One week ago, Jimmie Johnson learned he was the first NASCAR driver to test positive for the novel coronavirus and would have to miss this past weekend’s race in Indianapolis, ending a streak of 663 consecutive starts, which was the longest among active drivers.

Five days later, NASCAR reinstated the seven-time Cup Series champion after he twice tested negative early this week, permitting Johnson to race Sunday in the Quaker State 400 at Kentucky Speedway.

Johnson’s quick return also prompted questions about whether it’s too soon to be back on the track with coronavirus cases spiking nationally.

“I’ve followed the protocol,” Johnson said during a video conference call with reporters Friday, adding other major sports leagues have the same reinstatement program as NASCAR. “It brings a lot of questions as to where I was in the journey after being positive and all of that, so there’s a lot of speculation there.

“I don’t know those answers, and believe me, I’m the most frustrated person out there, especially living in a world of facts that I do. To not have the facts drives me bananas, but I have followed protocol and I’ve been reinstated, so that’s about all I can speak to at this point.”

According to recommendations from the Centers for Disease Control and Prevention, those with covid-19, the disease caused by the coronavirus, should isolate for 10 days before it’s safe to be around others.

That’s exactly what Johnson did last weekend at his home in Colorado while watching another driver, Justin Allgaier, take the wheel of his No. 48 Chevrolet for the first time since Johnson, a 20-year veteran on the circuit, began driving the car in Cup competition in late 2001.

Johnson announced this season would be his last as a full-time driver following one of the most decorated careers in NASCAR. Only two other drivers, Richard Petty and Dale Earnhardt, both icons of the sport, have won seven championships in NASCAR’s 72-year history.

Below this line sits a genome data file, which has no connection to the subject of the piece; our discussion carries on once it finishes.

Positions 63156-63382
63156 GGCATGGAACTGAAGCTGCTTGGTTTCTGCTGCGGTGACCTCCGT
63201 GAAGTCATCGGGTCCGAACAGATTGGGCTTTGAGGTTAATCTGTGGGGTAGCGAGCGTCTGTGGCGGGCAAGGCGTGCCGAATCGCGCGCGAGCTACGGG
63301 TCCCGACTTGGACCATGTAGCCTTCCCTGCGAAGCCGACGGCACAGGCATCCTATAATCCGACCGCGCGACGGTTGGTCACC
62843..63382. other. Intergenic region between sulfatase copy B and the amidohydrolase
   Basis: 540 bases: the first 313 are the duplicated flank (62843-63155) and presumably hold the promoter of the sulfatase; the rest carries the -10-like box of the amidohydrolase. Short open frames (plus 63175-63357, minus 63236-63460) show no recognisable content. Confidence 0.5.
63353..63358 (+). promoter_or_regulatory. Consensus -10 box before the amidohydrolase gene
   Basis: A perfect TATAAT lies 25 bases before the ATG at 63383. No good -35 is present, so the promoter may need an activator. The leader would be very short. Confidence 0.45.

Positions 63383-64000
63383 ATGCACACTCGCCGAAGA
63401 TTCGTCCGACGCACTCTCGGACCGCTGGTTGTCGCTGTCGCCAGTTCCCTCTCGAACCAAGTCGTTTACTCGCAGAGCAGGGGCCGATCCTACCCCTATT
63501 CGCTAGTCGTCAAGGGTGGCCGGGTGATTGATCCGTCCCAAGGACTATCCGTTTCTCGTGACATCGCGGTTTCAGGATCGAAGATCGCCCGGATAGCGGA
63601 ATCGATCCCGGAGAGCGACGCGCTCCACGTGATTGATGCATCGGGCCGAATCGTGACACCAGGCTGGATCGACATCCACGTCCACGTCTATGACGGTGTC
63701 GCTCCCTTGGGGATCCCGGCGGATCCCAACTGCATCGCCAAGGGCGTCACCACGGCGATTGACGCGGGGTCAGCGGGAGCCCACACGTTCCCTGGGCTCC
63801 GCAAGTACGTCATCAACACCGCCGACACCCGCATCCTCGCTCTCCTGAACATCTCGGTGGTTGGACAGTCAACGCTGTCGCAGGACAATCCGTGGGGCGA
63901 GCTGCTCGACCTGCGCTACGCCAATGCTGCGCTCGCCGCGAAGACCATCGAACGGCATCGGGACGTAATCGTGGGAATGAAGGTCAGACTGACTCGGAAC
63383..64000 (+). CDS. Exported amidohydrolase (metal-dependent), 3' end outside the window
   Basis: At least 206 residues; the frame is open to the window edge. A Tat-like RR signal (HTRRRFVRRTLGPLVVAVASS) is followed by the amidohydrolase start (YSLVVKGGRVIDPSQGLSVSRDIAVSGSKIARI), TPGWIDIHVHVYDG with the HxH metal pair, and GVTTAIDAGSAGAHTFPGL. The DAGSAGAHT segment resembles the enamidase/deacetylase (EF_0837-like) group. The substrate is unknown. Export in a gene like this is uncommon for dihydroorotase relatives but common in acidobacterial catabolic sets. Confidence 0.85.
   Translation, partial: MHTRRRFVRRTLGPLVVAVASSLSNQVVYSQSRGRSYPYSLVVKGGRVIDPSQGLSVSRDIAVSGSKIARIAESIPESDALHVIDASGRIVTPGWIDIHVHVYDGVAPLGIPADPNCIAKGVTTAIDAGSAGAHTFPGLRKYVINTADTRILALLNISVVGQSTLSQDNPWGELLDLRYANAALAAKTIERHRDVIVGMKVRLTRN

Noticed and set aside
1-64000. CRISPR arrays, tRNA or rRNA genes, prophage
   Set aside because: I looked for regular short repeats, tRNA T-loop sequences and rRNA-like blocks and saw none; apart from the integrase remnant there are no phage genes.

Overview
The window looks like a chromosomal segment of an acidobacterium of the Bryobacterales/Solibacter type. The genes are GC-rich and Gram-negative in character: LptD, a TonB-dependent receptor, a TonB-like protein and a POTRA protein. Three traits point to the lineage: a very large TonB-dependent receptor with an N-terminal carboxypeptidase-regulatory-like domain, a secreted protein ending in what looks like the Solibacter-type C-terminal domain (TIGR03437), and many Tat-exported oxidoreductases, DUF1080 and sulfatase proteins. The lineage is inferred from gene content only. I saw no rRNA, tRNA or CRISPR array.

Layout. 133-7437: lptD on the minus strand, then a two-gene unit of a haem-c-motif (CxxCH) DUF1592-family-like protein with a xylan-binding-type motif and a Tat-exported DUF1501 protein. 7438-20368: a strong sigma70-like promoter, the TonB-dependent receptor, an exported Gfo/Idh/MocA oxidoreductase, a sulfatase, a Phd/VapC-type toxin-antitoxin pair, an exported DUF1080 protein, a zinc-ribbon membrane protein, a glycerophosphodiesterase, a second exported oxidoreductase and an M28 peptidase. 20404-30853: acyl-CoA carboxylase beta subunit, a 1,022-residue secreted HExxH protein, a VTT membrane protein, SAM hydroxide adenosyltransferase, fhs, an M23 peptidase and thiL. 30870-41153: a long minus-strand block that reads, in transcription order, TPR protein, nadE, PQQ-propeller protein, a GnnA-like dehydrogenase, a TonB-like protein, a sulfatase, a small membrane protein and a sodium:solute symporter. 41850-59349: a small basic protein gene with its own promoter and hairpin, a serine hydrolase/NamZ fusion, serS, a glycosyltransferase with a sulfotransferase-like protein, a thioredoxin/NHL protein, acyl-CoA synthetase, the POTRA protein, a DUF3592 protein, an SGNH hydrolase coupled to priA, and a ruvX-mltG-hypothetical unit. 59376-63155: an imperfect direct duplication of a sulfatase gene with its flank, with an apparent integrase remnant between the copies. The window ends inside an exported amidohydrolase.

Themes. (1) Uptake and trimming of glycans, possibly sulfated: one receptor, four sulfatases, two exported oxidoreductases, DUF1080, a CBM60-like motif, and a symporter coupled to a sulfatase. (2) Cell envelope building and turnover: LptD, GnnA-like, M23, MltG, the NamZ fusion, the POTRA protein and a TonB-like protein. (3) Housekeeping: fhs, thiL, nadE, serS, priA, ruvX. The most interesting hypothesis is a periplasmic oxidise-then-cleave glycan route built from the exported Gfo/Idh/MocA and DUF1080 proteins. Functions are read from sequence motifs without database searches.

“It’s a weird set of events,” Johnson said. “Saturday night trying to go to sleep was probably the most difficult time for me, knowing I wasn’t going be in the car. It was the peak of emotions with missing a race and the consecutive start streak coming to an end, not being in the car, my final year, all the things you can think of.”

Johnson did not show symptoms of the virus that has claimed at least 130,000 lives in the United States, according to data compiled by The Washington Post, with reported infections surging in states such as Texas, Arizona, Florida and California. Johnson’s asymptomatic experience also has fueled the notion that perhaps his original test result was a false positive. Johnson, 44, underwent initial testing after learning last Friday that his wife, Chandra, tested positive following allergy-like symptoms.

“There are a lot of scenarios that can play out, and to go through them and to form an opinion would just be speculating,” said Johnson, proclaiming he feels great physically and that his first reaction was anger over the positive test. “At this point, I just don’t think that’s very intelligent or smart to do.

“I’m super excited. In my head of optimism, boy, what a comeback story, the covid comeback. It would really be a special moment. I’ve always been highly motivated, but it would be really cool to have great success Sunday or certainly in the near future with everything.”